Remember that flange width is actually flange diameter, and flange spacing is the distance between the flanges. unisk8r was using them distinctly, but I think the following discussion didn’t really. Unicycle flanges tend to be all the same diameter, which is huge compared to many bicycle flanges. Unicycle flanges correctly tend to be larger, like track bike flanges, because a unicycle generates a lot more axial torque than the typical road bike with gears and rim brakes.
Flange diameter is a only minor player in the wheel stiffness/strength geometry of flange spacing and ERD.
Flange spacing is roughly equivalent to hub width.
Yes I know that, but there are hubs which have the flanges very close to the bearings. I know this because I had to make sure there was enough clearance for the Ti frame I’m getting from Triton. There is not much room for error.
So in terms of this thread, it sounds like “narrow” means a standard small-wheel unicycle hub. That’s what my Coker has (that’s what they all had for the first few years). I’ve ridden it thousands of miles, and on plenty of dirt though not in an abusive way. No problems. As long as you don’t beat it up with side forces you should be in pretty good shape to just use a “regular” unicycle axle.
And I’m glad to not feel the need for a splined axle & cranks. I’m not aware of any splined system (for unicycles) that’s built with speed and lightness in mind. In fact, the only problem I’ve had with my Coker’s hub (not to mention the cottered hub on my 45" big wheel from 1982) is the worry of wear & tear if I change the cranks a lot. What, are people breaking axles and/or cranks on their Cokers?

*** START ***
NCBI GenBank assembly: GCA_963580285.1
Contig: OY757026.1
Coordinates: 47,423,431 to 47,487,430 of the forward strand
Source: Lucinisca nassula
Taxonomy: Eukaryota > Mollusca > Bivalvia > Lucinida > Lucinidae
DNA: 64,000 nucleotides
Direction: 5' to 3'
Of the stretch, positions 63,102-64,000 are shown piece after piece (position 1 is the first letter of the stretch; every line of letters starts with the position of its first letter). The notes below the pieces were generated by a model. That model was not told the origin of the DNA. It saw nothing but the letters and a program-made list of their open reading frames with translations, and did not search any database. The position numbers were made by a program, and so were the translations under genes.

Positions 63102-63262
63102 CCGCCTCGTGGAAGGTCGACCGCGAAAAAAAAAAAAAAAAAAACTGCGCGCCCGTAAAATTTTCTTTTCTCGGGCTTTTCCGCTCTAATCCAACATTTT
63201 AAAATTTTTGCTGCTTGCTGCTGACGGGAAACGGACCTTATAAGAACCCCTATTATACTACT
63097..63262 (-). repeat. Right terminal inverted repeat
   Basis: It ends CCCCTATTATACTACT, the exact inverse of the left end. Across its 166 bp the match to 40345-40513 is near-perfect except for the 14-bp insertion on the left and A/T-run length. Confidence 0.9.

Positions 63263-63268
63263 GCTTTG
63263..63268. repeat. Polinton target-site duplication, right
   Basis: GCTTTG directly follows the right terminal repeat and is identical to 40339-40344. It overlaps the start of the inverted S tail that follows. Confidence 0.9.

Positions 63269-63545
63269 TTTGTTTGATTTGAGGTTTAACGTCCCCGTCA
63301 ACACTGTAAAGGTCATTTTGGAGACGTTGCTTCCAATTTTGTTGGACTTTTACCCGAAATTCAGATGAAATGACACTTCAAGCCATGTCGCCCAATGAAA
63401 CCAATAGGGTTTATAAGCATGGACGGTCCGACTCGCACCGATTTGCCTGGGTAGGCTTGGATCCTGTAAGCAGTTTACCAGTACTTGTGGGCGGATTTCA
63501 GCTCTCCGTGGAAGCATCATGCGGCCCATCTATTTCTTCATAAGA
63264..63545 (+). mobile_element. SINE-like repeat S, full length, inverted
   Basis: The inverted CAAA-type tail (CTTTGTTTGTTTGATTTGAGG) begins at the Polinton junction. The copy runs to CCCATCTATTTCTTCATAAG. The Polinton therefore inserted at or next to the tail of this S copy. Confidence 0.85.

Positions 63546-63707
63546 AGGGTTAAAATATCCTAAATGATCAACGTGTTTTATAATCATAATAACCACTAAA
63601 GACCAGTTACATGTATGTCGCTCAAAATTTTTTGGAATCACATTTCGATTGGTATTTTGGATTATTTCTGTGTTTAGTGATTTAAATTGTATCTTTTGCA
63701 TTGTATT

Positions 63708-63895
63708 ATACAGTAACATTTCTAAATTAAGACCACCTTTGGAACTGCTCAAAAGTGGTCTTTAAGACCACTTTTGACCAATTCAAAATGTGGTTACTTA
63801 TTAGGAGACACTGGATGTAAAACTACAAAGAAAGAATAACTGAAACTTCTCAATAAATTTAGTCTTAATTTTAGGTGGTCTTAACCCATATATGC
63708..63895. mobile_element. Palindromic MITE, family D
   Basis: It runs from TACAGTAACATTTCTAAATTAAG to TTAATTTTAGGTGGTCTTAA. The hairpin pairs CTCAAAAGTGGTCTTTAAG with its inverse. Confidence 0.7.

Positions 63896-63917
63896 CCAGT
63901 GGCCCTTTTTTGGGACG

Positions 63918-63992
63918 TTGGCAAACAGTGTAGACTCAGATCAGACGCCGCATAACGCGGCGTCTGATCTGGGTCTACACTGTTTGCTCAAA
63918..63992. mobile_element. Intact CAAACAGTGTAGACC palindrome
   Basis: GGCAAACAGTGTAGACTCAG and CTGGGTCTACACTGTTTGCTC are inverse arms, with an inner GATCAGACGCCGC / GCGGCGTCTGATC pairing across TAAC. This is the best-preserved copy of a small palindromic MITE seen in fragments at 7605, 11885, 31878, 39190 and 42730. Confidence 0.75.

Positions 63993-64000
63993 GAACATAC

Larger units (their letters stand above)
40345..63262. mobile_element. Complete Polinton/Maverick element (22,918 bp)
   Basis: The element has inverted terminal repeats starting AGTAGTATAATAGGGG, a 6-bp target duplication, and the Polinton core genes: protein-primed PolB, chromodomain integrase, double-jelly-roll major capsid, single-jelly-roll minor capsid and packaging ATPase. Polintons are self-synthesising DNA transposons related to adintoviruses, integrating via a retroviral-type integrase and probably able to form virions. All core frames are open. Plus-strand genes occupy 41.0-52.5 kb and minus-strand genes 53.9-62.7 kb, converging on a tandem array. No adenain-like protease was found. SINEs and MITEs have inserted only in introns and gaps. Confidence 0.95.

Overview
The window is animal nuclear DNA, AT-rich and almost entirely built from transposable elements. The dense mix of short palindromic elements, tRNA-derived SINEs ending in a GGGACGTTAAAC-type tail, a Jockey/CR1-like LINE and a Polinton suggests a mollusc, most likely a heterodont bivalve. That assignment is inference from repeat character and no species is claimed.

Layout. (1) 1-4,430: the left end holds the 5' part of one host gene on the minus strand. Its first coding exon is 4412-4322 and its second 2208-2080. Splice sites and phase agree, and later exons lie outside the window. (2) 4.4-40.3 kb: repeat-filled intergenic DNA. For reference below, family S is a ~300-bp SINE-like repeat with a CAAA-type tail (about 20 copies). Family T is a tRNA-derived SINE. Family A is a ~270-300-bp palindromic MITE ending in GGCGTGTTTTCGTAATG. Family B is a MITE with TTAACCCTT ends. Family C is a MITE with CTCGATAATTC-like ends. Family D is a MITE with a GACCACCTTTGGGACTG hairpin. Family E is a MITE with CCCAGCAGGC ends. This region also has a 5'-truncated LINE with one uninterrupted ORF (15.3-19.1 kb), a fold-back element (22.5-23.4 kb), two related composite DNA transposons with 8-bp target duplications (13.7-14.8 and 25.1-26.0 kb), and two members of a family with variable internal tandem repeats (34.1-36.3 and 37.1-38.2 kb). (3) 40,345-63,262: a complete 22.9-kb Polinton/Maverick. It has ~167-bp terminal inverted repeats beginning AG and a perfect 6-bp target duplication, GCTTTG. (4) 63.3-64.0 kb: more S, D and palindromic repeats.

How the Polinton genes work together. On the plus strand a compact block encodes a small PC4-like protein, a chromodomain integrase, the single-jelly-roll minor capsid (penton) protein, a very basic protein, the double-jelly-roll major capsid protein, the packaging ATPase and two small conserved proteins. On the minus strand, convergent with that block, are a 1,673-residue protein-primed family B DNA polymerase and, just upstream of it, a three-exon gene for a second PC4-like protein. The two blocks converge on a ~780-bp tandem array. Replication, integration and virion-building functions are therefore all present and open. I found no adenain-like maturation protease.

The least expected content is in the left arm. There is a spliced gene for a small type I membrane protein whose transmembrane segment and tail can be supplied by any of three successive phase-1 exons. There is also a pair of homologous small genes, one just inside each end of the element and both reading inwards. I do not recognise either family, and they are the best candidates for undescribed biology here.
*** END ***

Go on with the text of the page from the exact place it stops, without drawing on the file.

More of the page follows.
There is no reason why we can’t have a lightweight splined hub except that the powers that be only seem interested in catering for the Trials and Freestyle market. Most of the top lightweight bike cranks and bottom brackets are splined.
Ken, if I came across as insulting, I’m sorry; that was not my intention. It just seemed that the terms were being confused throughout the thread.
One reason for uni.com’s term “wide hub” is that the standard old-style Coker Big One hub is narrower (flange-to-flange) than both the Suzue unicycle hub and the uni.com hub. This is one reason that wheel is so weak.
If you are properly cleaning and lubing the tapers and threads when you change cranks, and using a torque wrench, there should be very little wear and tear when changing cranks.
It’s ok Dave, I wasn’t offended. I think we both know what we’re meaning when talking about flange widths. As you know I’m not a big fan of the superwide hubs but we’ve gone through this before on many other threads.
The current ‘wide’ hub is a pretty standard size in terms of bearing spacing, regardless of the flange width. Not many frames need to be bent in order clip onto the bearings. It’s only the ‘superwide’ hubs that need special frames to accomodate the wider hubs. So that’s why I think they should end the confusion and just call the ‘wide’ hub a std hub because you can use a pretty standard frame with it.
How vas it to “Crank” up in the alps on a narrow hub?
I only got 2 Coker’s, both with wide hub. One width 135mm and another with 125mm bearing to bearing width. I do a lot of “Crank”-ing here in Norway in the mountains. One of my friends have a unicycle width narrow hub. I think it is a 100mm bearing to bearing width hub. He manages to go some quicker easier than me (on tarmac, flat and 125mm cranks). But when going uphill he seems to lose the speed very fast, compared to me with the wider hub and the same crank length 125mm. He must also tension the spokes very often. I have never tensioned a spoke on my wheels. And have done nearly 10.000km on gravel rods with a lot of cranking.
I maybe build a wheel with narrow hub just to use at flat tarmac. When I do Coker Muni and use 150mm cranks and do climbs 10-15% the wheel do a lot of flex. I don’t think a narrow hub can tackle that. My weight is 82kg.
First thing you do is check which bearing houseing you have fitted to the Nimbus, there have been one batch that had the larger bearing housing fitted on the top cup. If this is the case then all you need is 2 new lower cups. If you unlucky and have the 40mm cups on top and bottom then you can not fit the 42mm bearings in them.
Here is my simple 36" wheel modification to an otherwise stock Park TS-2 bicycle wheel truing stand. I made the 7" steel extensions which are attached to the arms with 2 bolts, and a pin which rests in the stock axle groove.